Nearshore Americas

Lack of US Tech Jobs Not Due to Falling Demand, but Gaps in High-End Skills

Tech jobs in this case. That fear has manifested itself through everything from politicians talking tough on outsourcing, to anti-immigrant sentiments, to the new visa restrictions on foreign workers. But evidence now suggests that one of the reasons high-end tech jobs are moving offshore is really the lack of high-end skills to match those jobs.

We spoke with Jerry Luftman, Executive Director and Professor at the Stevens Institute of Technology; and Alok Aggarwal, Chairman and Co-founder of analytics firm Evalueserve, to find out more and why fueling innovation remains the most promising pathway for the U.S. tech community.

High-end ITO gap

First off, let’s make a distinction between high-end and low-end tech jobs. The lower end is essentially entry level IT programming and engineering. These positions involve such routine tasks that companies looking to maximize profits have no choice but to go to the lowest labor cost location. In other words, cost is the differentiator here.

It’s in the more value-added work however that the US has the biggest advantage, and should not be losing ground. In fact as Aggarwal says, “From a cultural, communications, creative or interpersonal standpoint, Americans are far ahead of India or China”. But when it comes to high-end software development, the dedicated expertise is just not present. “Since Americans are not learning math and science in as great detail, there is plenty of lower-end IT talent, but very little availability of upscaled workers who have the complex skill sets that companies are looking for”.

Luftman echoes similar sentiments. The attitude of ‘Obviously there are no jobs, since I’m not getting any’, he says, is a misperception that fuels fear, which politicians in turn use to fuel votes. On the contrary, “there are actually more tech jobs in the US than there are qualified people. So when I hear the complaint about no IT jobs, the question I ask is whether you have the new specific skills that companies are looking for”. Lean, agile, open source, 2.0 – you name it – Latin America, India and China are starting to deliver, while the US is falling behind.

What the numbers say

Many of the fear-mongers today talk about how the number of IT or engineering graduates in the US is far below what India or China produce. But new research by Vivek Wadhwa, Adjunct Professor at Duke University, (and prolific Twitter user) shows that the US is in better shape than people think, at least in terms of numbers. His study showed that the US is actually graduating more engineers than India, and contrary to popular belief, most of those degrees are going to US citizens and not foreign nationals.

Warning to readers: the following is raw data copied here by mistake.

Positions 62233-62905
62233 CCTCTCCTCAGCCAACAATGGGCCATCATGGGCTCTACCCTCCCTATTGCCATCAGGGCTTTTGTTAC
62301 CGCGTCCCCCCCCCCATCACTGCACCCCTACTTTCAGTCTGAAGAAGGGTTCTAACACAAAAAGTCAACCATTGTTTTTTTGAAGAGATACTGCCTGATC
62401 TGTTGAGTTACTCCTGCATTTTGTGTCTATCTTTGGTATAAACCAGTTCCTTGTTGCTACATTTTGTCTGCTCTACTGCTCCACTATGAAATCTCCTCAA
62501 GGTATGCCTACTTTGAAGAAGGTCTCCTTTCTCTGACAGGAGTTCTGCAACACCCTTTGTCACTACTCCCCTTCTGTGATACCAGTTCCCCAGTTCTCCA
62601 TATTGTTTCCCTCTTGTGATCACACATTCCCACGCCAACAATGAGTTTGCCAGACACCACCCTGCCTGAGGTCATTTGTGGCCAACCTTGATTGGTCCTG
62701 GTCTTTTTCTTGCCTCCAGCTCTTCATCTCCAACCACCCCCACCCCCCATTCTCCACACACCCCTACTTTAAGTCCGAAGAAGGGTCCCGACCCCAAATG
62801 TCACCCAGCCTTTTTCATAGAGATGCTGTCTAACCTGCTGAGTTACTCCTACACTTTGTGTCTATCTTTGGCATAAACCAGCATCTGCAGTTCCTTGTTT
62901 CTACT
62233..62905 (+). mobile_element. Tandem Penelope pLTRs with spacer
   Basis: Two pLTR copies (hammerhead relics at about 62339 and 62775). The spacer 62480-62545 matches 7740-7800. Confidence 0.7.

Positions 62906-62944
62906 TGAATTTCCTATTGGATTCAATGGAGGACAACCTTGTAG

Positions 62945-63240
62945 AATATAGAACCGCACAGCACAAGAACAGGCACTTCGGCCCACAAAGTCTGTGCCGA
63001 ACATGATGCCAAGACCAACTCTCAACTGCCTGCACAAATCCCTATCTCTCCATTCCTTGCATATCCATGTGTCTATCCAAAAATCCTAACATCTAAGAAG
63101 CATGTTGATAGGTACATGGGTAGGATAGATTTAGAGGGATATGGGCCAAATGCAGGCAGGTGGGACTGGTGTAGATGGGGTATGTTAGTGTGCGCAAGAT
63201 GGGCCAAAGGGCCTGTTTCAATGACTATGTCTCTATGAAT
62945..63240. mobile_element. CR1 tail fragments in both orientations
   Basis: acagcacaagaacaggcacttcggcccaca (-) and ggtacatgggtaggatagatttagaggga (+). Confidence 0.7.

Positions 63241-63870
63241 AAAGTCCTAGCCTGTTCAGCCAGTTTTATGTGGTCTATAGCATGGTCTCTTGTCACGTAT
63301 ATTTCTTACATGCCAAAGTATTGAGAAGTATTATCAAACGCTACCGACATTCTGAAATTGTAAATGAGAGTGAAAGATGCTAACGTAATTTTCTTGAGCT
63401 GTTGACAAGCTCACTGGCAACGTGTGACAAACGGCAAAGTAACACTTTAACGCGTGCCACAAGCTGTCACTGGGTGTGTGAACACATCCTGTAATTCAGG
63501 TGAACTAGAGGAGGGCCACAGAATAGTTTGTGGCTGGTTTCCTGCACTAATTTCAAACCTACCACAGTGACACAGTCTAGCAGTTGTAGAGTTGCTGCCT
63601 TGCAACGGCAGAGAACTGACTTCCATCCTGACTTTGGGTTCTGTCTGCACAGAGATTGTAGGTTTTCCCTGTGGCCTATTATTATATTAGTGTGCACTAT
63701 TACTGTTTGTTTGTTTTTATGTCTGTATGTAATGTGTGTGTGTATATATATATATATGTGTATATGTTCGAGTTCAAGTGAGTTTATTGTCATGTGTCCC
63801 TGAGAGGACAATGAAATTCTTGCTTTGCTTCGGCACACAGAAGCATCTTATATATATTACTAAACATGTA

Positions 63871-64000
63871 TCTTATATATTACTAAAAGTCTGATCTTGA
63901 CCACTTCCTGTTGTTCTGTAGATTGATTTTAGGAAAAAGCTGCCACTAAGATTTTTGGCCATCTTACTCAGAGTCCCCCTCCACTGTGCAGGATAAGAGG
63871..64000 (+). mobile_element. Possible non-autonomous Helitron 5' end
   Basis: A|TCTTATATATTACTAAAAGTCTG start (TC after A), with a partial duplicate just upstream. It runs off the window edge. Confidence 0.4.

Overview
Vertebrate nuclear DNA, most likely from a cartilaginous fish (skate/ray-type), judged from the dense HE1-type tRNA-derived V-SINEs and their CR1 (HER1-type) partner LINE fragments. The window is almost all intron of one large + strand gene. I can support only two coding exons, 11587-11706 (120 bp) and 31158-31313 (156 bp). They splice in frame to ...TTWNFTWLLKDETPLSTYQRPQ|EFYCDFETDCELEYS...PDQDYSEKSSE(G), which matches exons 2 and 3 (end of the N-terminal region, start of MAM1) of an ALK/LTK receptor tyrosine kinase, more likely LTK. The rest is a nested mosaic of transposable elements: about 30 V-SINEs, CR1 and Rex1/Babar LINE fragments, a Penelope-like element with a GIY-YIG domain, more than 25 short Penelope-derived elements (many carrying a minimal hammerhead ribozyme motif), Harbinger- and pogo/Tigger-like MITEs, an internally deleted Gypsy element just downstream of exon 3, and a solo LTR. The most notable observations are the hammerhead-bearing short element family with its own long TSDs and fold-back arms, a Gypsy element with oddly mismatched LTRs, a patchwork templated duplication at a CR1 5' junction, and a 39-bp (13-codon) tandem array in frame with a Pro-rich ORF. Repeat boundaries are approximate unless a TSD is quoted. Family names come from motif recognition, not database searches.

The question is, what are they doing with those degrees? According to Wadhwa, 20% of bachelor holders went on to masters degrees in fields other than science and engineering, while 45% went on to work in other fields like  investment banking and management consulting. He concludes that it leads to a problem of shortage of engineers with specific technical skills in certain industry segments.

In terms of job numbers, it’s true that tech jobs have been moving offshore in huge numbers. Last year saw a peak of 311,000 cuts in IT. But the good news is that tech jobs are now being added in the US, fueled by the world economy recovering, and increased demand for tech products in Asia and Latin America. BusinessWeek reported last week that 47,000 jobs have been added to the IT sector so far in 2010, representing a 15% growth in tech jobs compared to a 11% growth in jobs overall. Recent research from IT consultancy The Hackett Group also states that the rate of annual job losses will slow down in the coming years.

A quick fix?

Whether the supply or quality of IT workers in the US meets the demand of employers depends on who you talk to. But the core tenet of an open economy suggests that companies will go after the best skills at the lowest cost. If we compare annual wages in the US ($54,000) with those in India ($9,000) or China ($11,000) or Chile ($18,000), it becomes clear that the US cannot compete on cost or numbers of workers.

Instead the country should focus on its competitive advantages which are, and have always been, research and the ability to innovate. Wadhwa suggests creating jobs and job demand that stimulate that lead in research and encourage students into higher-end engineering and science. There is always potential for US companies to work more closely with universities to commercialize technology research, and this is one of the aspects that is already beginning to drive the economy. It’s not being communicated, or at least not effectively, that IT is the place to be from a career perspective. If universities would implement adequate programs that target the specific and complex IT needs of tech companies today, tech workers would be in greater demand once they graduate.

As Luftman says, “If you look at Total Cost of Ownership, costs between the US and offshore locations will converge in about 10-15 years. The difference then will be which location has the most technically skilled workforce”.

Tarun George

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